float edge0  = clamp(LightIntensity - edgew, 0.0, 1.0);
float edge1  = clamp(LightIntensity, 0.0, 1.0);
float square = 1.0 - smoothstep(edge0, edge1, triangle);

Once again, we use the smoothstep function to antialias the transition. Because our stripe pattern is a (roughly) constant width in screen space, we can use a constant filter width rather than an adaptive one. The results of the lighting effect can be seen in Figure 18.3.

Figure 18.3. Applying lighting to the sphere. In (A), the sphere is lit with a simple lighting model and no stripes. In (B), the light intensity modulates the width of the stripes to simulate the effect of lighting. (Courtesy of Bert Freudenberg, University of Magdeburg, 2002)

18.1.6. Adding Character

If a woodcut block is made by a human artist and not by a machine, the cuts in the wood aren't perfect in thickness and spacing. How do we add some imperfections into our mathematically perfect description of hatching lines? With noise (see Chapter 15). For this shader, we don't need anything fancy; we just want to add some "wiggle" to our otherwise perfect lines or perhaps some "patchiness" to our simple lighting equation. We can use a tileable 3D texture containing Perlin noise in the same way for this shader as for the shaders in Chapter 15.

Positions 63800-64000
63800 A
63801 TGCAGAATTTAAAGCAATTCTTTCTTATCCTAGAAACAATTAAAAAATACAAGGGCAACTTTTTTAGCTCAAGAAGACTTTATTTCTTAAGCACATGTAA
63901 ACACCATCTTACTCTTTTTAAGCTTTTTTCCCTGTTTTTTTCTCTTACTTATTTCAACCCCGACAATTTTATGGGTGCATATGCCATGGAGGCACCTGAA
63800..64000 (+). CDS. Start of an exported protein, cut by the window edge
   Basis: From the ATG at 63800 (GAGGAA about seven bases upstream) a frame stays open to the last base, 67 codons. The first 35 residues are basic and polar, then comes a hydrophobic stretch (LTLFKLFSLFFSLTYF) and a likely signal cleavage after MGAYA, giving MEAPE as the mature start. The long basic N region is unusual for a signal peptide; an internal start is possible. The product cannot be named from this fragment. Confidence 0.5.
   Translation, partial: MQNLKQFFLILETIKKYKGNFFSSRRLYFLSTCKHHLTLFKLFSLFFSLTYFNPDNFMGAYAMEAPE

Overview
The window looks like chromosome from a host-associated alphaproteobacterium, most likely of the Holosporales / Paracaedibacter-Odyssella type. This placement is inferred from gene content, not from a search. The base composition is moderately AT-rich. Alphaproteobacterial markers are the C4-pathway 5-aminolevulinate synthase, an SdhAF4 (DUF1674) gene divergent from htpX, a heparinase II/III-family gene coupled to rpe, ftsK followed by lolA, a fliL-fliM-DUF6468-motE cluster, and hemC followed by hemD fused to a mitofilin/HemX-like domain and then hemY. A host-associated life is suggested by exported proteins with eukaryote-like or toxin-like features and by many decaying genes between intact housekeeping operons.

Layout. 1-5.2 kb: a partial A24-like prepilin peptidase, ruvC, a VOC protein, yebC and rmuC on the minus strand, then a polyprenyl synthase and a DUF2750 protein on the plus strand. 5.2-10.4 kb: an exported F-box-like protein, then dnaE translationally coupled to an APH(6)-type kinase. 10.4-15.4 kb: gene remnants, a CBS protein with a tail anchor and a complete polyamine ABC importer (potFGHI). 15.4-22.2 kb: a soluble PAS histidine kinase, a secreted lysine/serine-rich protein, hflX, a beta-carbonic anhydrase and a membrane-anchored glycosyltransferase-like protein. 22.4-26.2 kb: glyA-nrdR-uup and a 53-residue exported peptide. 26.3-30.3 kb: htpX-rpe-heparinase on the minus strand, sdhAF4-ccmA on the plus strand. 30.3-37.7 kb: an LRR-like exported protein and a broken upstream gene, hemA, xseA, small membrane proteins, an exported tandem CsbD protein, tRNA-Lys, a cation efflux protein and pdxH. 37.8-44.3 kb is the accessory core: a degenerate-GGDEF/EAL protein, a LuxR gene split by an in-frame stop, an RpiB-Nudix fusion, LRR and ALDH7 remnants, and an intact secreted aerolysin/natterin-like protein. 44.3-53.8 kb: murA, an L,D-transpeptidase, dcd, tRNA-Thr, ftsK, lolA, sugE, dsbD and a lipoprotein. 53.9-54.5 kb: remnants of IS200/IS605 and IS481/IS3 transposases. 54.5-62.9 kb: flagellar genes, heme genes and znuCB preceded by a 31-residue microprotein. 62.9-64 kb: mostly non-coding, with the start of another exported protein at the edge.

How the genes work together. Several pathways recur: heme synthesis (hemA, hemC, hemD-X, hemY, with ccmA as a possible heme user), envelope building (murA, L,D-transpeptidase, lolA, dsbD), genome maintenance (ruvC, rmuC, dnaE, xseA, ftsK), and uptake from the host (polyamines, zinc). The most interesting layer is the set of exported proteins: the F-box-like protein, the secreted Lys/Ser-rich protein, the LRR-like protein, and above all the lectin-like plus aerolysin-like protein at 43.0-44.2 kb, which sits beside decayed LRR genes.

To add wiggle to our lines, we modify the sawtooth generation function:

float sawtooth = fract((V + noise * 0.1) * frequency * stripes);

The result of noise added to our stripe pattern is illustrated in Figure 18.4.

Figure 18.4. Adding noise to the hatching algorithm. In (A), the Perlin noise function is applied directly to the sphere's surface. In (B), it modulates the parameter that defines the frequency of the hatching strokes. (Courtesy of Bert Freudenberg, University of Magdeburg, 2002)

18.1.7. Hatching Fragment Shader

The pieces described in the preceding sections are put together in the general-purpose hatching shader shown in Listing 18.2. It bases its hatching stroke computation on the t texture coordinate, so the result is horizontal stripes rather than vertical ones. The results of applying this shader to the teapot model are shown in Figure 18.5.

Figure 18.5. Woodcut-style teapot rendered with the hatching shader (Courtesy of Bert Freudenberg, University of Magdeburg, 2002)

Listing 18.2. Fragment shader for woodcut-style rendering

const float frequency = 1.0;

varying vec3  ObjPos;               // object space coord (noisy)
varying float V;                    // generic varying
varying float LightIntensity;

uniform sampler3D Noise;            // value of Noise = 3;

void main()
    float dp       = length(vec2(dFdx(V), dFdy(V)));
    float logdp    = -log2(dp * 8.0);
    float ilogdp   = floor(logdp);
    float stripes  = exp2(ilogdp);

    float noise    = texture3D(Noise, ObjPos).x;

    float sawtooth = fract((V + noise * 0.1) * frequency * stripes);
    float triangle = abs(2.0 * sawtooth - 1.0);

    // adjust line width
    float transition = logdp - ilogdp;

    // taper ends
    triangle = abs((1.0 + transition) * triangle - transition);

    const float edgew = 0.3;            // width of smooth step

    float edge0  = clamp(LightIntensity - edgew, 0.0, 1.0);
    float edge1  = clamp(LightIntensity, 0.0, 1.0);
    float square = 1.0 - smoothstep(edge0, edge1, triangle);

    gl_FragColor = vec4(vec3(square), 1.0);